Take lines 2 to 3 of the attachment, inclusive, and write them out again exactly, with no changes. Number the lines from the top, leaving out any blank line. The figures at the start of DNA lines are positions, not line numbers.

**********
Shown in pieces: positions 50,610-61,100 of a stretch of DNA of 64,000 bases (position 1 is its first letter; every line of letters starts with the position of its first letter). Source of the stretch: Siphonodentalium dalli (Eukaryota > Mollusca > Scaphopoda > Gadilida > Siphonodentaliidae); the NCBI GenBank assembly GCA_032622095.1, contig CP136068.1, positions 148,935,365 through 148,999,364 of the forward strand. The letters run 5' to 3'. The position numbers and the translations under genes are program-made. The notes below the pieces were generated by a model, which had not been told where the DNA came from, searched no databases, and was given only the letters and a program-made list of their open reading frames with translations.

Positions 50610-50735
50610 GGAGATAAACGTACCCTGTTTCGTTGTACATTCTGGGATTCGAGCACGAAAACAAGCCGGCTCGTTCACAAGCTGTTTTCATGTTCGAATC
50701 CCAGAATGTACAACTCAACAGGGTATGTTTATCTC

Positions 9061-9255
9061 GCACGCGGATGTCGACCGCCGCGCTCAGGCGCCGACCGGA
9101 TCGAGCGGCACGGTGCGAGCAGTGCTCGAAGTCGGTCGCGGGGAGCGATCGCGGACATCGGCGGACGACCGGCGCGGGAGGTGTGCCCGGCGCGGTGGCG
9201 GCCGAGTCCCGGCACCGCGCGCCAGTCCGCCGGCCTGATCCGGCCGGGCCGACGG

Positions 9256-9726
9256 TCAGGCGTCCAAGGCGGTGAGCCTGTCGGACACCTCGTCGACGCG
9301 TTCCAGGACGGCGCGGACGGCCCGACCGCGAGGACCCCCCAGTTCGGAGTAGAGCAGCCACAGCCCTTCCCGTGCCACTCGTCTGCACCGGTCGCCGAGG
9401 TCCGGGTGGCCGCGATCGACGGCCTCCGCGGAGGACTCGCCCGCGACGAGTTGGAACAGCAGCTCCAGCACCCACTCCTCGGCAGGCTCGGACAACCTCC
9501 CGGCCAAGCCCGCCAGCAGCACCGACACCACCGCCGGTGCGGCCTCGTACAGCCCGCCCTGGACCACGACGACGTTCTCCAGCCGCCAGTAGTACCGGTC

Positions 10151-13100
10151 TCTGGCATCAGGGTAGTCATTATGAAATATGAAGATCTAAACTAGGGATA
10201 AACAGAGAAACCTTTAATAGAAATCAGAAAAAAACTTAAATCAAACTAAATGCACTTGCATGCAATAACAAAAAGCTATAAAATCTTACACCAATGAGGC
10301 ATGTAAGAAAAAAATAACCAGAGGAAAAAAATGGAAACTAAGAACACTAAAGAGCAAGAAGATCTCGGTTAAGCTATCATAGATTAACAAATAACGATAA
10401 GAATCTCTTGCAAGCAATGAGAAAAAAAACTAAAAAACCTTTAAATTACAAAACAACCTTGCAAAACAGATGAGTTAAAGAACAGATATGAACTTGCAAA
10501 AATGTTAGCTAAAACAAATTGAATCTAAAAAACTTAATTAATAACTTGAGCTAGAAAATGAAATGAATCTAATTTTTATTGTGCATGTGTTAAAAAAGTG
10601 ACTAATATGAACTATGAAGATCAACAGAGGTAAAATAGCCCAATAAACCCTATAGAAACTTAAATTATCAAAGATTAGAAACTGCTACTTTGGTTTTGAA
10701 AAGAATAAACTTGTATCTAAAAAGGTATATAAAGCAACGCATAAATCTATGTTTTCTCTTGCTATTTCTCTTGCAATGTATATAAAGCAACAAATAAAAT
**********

Positions 50610-50735
50610 GGAGATAAACGTACCCTGTTTCGTTGTACATTCTGGGATTCGAGCACGAAAACAAGCCGGCTCGTTCACAAGCTGTTTTCATGTTCGAATC